Students requesting a refund will be provided with information on how to enroll in eRefund to receive the funds via direct deposit, or to update their bank account information for eRefund. Students who do not enroll in eRefund will have a paper check sent to their permanent address on file. 

Students who are awarded a first-round grant must act to accept it by Nov. 15, as all unclaimed funds will be awarded to other students during the second-round application process. 

No. The student emergency grants do not have to be paid back.

No. The emergency grants will not be counted as estimated financial assistance in the current year of the award, and therefore will not impact other aid resources, nor as income for federal student aid purposes for future years of eligibility.

According to the Internal Revenue Service, emergency financial aid granted to a student by an institution of higher education because of an event related to the COVID-19 pandemic is not included in the student’s gross income and is not taxable.

Yes. First-round grant recipients for fall 2021 include undergraduate, graduate, law and medical students at all Penn State campuses, as well as Penn State World Campus students. 

Students at all Penn State campuses enrolled for the fall 2021 semester who were not identified for a grant during the first round of funding will be able to apply for a grant in the second round once that application process opens. 

Yes. Recognizing that not all students have completed or were eligible to complete a 2021-22 FAFSA, and knowing that the finances of many students and their families may have changed dramatically due to the pandemic, Penn State will open an application-based second round of funding for students who were not identified to receive a grant in the initial round. Under U.S. Department of Education guidelines, all students, including non-U.S. citizens, will be eligible to apply for these federal dollars once the application opens. Details on how to apply for a second-round grant will be announced soon.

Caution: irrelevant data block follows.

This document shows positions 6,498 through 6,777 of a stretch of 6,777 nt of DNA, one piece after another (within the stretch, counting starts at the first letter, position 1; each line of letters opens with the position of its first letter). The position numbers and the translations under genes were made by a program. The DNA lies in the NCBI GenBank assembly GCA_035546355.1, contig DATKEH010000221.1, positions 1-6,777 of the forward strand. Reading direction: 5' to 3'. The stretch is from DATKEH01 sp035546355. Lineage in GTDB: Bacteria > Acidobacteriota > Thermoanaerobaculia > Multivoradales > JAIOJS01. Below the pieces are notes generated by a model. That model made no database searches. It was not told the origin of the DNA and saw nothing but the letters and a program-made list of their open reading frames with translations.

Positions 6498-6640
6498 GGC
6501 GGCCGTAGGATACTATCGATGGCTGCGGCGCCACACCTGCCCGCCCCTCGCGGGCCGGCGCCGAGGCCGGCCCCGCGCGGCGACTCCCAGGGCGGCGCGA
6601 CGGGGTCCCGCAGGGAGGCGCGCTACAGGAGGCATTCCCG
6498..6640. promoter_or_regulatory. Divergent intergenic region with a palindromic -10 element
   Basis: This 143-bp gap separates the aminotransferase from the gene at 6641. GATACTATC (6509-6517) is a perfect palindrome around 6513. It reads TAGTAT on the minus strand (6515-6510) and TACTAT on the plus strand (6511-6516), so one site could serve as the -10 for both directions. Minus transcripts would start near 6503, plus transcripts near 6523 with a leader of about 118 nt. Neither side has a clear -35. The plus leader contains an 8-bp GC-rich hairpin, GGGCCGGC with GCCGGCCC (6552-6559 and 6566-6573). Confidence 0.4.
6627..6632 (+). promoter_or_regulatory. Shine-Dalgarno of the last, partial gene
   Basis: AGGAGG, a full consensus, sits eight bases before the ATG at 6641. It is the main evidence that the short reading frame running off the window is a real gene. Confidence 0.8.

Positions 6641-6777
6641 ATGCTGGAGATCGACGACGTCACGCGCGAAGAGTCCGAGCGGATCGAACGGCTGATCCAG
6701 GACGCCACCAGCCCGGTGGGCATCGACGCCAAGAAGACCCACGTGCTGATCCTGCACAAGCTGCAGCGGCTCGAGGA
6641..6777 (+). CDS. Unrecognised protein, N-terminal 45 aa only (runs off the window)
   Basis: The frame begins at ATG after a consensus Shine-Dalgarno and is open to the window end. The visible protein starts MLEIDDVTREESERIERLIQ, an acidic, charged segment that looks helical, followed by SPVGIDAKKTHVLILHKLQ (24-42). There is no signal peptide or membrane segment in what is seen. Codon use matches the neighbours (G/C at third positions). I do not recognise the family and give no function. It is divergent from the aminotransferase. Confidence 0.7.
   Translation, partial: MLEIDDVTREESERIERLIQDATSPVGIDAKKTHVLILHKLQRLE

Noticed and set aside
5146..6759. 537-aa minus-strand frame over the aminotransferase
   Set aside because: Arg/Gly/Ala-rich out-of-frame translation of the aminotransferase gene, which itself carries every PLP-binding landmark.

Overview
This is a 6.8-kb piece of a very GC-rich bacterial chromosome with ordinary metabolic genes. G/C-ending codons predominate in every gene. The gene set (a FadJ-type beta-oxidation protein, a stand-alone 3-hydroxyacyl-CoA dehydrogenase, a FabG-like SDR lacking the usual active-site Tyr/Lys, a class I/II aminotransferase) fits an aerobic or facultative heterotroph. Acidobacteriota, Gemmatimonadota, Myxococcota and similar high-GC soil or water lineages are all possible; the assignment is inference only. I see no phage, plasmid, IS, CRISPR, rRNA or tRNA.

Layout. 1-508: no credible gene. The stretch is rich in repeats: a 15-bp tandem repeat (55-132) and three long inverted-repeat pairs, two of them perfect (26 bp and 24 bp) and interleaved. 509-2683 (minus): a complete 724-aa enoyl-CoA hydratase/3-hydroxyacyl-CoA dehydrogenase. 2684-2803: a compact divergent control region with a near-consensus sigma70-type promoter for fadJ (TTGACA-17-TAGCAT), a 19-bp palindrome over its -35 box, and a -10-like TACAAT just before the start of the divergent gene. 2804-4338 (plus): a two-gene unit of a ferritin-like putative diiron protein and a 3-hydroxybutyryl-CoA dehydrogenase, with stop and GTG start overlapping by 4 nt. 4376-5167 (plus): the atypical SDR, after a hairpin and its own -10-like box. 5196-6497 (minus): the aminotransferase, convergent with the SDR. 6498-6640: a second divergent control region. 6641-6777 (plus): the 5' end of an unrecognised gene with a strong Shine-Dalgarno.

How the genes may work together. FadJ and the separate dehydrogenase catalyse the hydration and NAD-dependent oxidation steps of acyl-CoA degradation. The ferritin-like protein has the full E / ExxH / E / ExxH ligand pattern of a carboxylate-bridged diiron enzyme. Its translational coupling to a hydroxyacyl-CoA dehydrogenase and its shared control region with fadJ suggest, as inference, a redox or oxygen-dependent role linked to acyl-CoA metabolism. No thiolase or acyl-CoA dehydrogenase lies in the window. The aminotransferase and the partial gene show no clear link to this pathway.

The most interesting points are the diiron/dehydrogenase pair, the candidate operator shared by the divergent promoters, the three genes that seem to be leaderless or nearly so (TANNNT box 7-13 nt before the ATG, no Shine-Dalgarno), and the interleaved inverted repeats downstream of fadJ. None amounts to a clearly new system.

Complete Penn State provides resources such as financial aid for students who are within one or two semesters of completing their first associate or bachelor’s degree and experience a situation that negatively impacts their ability to complete their degree. Eligible students are invited to request support here.

For assistance in navigating state and federal assistance programs, Student Affairs’ Guide to Public Assistance website can help. In addition, the Office of Student Care and Advocacy can assist students with financial issues and help students apply for the Student Emergency Fund.

In addition to financial resources, the global pandemic has created additional need for mental health support. Penn State encourages any student experiencing mental health distress to reach out to local campus and community resources. For emergency mental health needs, Penn State’s 24/7 Crisis Line is available at 877-229-6400 for enrolled students or individuals concerned about enrolled students. The Penn State Crisis Text Line is also available for 24/7 mental health support by texting “LIONS” to 741741. Individuals supporting students can learn more about how to help students in distress via the University’s Red Folder website.